JewishPress.com reported on archaeologists finding a 3000 year old, jar fragment written in a seemingly unknown script, it has been called the Ophel Inscription. The Ophel is the archaeology park next to the Temple Mount where the jar segment was uncovered.
The 10th century BC 'Ophel Inscription' was unearthed last year, and scientists were initially baffled by the bizarre language that was inscribed on the remains of a jug.
A few characters on the side of a fragment dating back to the time of King David have stumped archaeologists until now - and a fresh translation may have profound ramifications for our understanding of the Bible.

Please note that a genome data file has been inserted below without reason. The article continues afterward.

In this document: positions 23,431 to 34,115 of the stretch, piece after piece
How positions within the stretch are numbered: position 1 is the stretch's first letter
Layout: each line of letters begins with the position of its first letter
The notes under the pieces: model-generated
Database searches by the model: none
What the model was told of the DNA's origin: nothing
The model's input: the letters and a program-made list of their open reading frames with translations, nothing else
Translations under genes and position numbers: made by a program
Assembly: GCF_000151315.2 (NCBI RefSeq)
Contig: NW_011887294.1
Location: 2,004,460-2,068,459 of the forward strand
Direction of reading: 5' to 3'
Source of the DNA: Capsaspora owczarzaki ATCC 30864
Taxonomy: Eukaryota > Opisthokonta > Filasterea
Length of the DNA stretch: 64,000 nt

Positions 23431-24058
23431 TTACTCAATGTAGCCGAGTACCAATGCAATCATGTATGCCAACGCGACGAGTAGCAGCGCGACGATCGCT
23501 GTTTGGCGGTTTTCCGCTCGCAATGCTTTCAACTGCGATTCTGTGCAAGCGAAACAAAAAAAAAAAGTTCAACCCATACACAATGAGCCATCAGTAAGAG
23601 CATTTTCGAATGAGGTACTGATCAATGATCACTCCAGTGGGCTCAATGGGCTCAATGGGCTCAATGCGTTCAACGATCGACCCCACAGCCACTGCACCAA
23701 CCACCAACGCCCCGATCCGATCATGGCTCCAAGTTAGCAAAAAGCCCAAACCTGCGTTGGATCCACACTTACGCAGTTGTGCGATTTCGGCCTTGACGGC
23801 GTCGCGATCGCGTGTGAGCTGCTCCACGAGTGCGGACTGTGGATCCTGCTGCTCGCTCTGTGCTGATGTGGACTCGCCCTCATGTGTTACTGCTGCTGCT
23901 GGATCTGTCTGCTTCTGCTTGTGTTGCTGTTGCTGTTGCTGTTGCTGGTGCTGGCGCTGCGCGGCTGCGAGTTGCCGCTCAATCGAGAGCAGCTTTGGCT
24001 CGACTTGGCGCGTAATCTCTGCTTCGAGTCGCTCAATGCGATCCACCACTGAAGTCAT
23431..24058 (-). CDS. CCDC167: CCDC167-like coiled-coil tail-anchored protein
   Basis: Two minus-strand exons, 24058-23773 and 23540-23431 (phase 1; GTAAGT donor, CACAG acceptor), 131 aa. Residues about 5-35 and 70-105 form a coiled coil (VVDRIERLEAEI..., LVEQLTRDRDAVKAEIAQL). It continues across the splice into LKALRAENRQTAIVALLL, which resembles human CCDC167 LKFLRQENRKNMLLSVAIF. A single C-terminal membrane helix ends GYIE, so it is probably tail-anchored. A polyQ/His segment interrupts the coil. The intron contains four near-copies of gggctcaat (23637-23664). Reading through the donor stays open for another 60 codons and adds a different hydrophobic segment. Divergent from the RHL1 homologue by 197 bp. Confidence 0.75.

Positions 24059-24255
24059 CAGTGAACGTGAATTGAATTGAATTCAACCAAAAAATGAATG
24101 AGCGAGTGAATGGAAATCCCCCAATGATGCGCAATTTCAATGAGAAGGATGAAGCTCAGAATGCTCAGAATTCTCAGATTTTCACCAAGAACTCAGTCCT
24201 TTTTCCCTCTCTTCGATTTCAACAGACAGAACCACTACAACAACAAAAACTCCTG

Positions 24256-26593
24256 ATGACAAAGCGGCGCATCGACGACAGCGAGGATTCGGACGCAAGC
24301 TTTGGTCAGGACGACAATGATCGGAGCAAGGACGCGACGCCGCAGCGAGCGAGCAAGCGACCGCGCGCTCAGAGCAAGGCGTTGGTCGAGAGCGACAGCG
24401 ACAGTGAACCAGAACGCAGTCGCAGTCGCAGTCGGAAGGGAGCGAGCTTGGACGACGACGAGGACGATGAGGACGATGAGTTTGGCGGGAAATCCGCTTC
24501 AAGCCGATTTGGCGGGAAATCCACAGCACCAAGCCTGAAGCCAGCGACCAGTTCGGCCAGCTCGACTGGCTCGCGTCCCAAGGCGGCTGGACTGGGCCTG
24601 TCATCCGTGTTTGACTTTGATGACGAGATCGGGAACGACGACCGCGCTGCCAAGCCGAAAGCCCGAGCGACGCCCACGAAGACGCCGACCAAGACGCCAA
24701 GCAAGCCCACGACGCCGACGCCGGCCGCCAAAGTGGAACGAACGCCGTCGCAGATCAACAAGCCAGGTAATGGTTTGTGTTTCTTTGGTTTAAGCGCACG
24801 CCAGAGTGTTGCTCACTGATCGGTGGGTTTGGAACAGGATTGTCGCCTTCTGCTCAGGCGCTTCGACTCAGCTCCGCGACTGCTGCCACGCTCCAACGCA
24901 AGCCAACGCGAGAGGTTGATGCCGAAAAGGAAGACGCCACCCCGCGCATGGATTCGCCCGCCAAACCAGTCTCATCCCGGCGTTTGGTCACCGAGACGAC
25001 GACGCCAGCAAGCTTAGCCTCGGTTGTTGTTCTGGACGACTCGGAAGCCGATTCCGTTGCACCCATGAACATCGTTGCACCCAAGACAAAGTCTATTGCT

Experts had suspected the fragmentary inscription was written in the language of the Canaanites, a biblical people who lived in the present-day Israel. Not so, says one expert who claims to have cracked the code: The mysterious language is actually the oldest form of written Hebrew, placing the ancient Israelites in Jerusalem earlier than previously believed.
If the fragmentary inscription could provide evidence of the accuracy of the Old Testament, it would make the Old Testament an historical account of real-life events.
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